The link between sustainability and lifestyle is embedded within every aspect of the project; a common objective that binds the community together. A large part of Hammarby Sjöstad’s success is Sweden’s general political commitment to social equality, environmentalism, and a consensual approach to issues such as planning and transport provision at a local level. The land was mostly city-owned, which allowed for relatively easy integration of public transport, power and water during the planning stage. Client and design teams stood in solidarity with private sector developers and contractors, who all pledged to uphold the overall quality aspirations.
Economic crises, population growth, climate change, resource depletion, and an emerging obesity epidemic are all changing the conditions for human development. Can the way we plan and design our cities help to solve these challenges? We think so.Monica von Schmalensee, Architect
Closing the energy, waste and water loops
In addition to compact buildings, high insulation standards and contributions from solar power, a key environmental strategy is the centralised production of district heating and cooling. Heat is extracted from treated wastewater in the Hammarby plant by heat pumps; the side-effects of this process then feed into the district cooling network Heating water is delivered to all the buildings in the same way as gas, electricity or domestic water, creating an extremely energy efficient basic solution. Much of the domestic waste is used for the generation of energy. A three-tube recycling system for organic, combustible and paper waste is located outside the entrance to each building; rubbish proceeds to be sucked out by vacuum to a centralised recycling depot.
It was crucial for Hammarby Sjöstad to not only be a place where people wanted to stay, but a place that got people moving and socialising, while decreasing the dependency on cars and connecting residents to nature. While site densities have been concentrated, every element of open space has been designed around people. All apartments have balconies, all buildings have lifts, streets are wide and landscaped, with semi-private areas that contain ample green space for bringing up families and mingling with neighbours. Commercial and retail units are present at the ground floor of many apartment blocks, as mixed-use buildings make for vibrant, mixed communities. Transportation is a heavy burden on dense city districts, but the integrated planning of light rail, a free ferry and carpool initiative has ensured that almost 80% of journeys are by public transport, foot or bicycle.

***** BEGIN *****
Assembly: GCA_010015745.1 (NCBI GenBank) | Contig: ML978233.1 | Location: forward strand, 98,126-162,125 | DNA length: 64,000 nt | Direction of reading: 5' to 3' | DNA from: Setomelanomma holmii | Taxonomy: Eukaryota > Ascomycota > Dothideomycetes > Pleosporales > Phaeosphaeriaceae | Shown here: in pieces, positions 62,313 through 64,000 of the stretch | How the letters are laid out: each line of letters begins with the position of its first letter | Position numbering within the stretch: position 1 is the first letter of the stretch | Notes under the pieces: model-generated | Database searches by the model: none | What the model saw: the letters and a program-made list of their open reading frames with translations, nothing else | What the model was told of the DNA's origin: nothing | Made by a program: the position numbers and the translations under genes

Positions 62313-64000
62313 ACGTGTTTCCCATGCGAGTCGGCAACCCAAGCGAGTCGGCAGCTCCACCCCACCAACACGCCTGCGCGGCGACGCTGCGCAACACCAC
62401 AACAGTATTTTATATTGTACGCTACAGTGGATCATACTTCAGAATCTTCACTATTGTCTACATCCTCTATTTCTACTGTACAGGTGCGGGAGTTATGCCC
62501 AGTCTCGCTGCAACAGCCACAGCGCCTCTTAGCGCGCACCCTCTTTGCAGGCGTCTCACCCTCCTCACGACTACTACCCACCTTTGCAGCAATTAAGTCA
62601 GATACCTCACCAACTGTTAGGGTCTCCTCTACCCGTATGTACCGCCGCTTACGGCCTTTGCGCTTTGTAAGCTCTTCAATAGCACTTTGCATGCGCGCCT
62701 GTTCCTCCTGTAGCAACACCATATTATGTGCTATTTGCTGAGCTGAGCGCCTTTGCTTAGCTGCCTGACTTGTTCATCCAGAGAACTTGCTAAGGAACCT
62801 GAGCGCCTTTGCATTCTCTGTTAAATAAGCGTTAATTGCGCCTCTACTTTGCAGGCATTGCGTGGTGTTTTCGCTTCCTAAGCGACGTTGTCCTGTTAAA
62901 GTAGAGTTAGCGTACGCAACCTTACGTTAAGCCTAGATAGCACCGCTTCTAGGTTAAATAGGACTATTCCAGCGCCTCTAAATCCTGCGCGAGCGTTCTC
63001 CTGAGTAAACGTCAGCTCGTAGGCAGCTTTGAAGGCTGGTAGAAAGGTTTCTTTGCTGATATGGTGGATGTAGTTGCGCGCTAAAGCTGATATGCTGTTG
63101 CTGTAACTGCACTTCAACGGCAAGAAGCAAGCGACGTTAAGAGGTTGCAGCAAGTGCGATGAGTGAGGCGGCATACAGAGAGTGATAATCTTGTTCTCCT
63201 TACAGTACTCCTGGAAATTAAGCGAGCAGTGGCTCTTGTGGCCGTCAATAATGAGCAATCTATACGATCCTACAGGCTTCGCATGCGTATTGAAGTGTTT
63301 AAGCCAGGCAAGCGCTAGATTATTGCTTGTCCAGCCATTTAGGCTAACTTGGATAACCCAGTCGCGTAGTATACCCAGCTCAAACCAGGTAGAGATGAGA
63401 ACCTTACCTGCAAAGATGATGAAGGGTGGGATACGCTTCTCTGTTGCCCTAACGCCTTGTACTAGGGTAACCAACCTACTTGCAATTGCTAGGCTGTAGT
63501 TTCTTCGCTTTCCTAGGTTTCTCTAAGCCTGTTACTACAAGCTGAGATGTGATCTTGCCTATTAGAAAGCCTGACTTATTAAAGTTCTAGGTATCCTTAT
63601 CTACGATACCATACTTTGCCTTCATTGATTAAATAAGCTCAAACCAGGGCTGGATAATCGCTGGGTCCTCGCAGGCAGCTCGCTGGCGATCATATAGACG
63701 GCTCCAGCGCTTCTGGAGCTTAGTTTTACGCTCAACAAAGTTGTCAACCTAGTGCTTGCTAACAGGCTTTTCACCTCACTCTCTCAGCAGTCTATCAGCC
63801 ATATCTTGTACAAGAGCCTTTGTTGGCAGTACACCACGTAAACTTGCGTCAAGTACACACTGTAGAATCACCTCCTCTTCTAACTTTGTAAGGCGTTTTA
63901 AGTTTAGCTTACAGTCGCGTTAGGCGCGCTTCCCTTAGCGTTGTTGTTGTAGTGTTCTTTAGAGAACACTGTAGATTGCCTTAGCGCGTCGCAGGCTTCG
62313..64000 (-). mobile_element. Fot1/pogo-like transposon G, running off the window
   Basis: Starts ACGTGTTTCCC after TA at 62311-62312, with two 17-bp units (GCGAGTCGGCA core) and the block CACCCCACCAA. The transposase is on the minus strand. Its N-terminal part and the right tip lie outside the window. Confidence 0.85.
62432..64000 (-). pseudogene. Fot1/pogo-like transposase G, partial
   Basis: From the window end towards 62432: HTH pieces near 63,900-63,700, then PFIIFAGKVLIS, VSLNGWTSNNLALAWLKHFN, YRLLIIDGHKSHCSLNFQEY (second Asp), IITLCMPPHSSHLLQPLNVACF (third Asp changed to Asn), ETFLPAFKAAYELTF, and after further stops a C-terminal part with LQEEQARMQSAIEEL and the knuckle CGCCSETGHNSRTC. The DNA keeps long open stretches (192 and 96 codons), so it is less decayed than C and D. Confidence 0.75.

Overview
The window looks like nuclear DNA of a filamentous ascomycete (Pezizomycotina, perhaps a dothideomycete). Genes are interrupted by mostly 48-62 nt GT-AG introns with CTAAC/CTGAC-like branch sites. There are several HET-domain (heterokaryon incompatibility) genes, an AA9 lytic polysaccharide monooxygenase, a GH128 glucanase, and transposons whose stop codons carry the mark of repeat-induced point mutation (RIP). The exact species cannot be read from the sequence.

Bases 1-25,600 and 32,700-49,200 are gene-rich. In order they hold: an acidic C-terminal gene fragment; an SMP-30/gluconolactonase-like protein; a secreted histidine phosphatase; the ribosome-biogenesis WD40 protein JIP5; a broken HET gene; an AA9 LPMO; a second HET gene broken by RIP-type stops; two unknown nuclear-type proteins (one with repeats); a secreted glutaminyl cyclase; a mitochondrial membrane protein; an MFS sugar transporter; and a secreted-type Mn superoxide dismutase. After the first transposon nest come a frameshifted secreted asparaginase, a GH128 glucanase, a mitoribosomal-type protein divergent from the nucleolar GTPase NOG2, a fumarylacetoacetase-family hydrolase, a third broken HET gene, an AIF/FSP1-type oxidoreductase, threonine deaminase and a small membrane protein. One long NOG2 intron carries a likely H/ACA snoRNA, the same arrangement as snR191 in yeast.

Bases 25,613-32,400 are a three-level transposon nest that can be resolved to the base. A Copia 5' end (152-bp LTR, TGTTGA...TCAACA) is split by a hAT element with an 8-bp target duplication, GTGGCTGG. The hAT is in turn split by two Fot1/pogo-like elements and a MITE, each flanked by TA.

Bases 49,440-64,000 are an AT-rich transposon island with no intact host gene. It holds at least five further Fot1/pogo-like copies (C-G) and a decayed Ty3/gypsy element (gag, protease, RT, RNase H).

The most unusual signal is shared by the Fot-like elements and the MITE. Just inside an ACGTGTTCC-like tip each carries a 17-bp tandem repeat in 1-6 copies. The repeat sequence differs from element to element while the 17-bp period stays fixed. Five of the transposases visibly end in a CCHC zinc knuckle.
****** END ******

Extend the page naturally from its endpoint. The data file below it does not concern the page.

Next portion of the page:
An avenue links Hammarby Sjöstad’s new public green spaces throughout the south of the district, forming offshoots of green corridors in its passage. The parks south of the lake are all linked to Nacka Nature Reserve and Årsta forest to form green wedges into the heart of the plan, while planted viaducts stretch over the Södra Länken highway. New parks in the north connect with the parks of Vitaberg and Stora Blecktornet, offering all residents unfettered access into nature.
White adopted a prominent role in the making of Hammarby Sjöstad since the beginning. From participation in the planning process, key contributions came in the form of masterplanning ten neighbourhoods, designing award-winning mixed-use buildings in the Holmen and Lugnvattnet neighbourhoods, as well as providing environmental design coordination for Sickla Udde’s Farvattnet quarter, Forsen in Hammarby Gård, Snickeriet in Sjöstadsporten, and the northern community of Persikan. In collaboration with the city council, White also produced the materials guidelines for the overall environmental programme. Much of White’s leading position in environmental and sustainability issues stem from the research, experimentation and innovation that was allowed through the Hammarby Sjöstad commissions.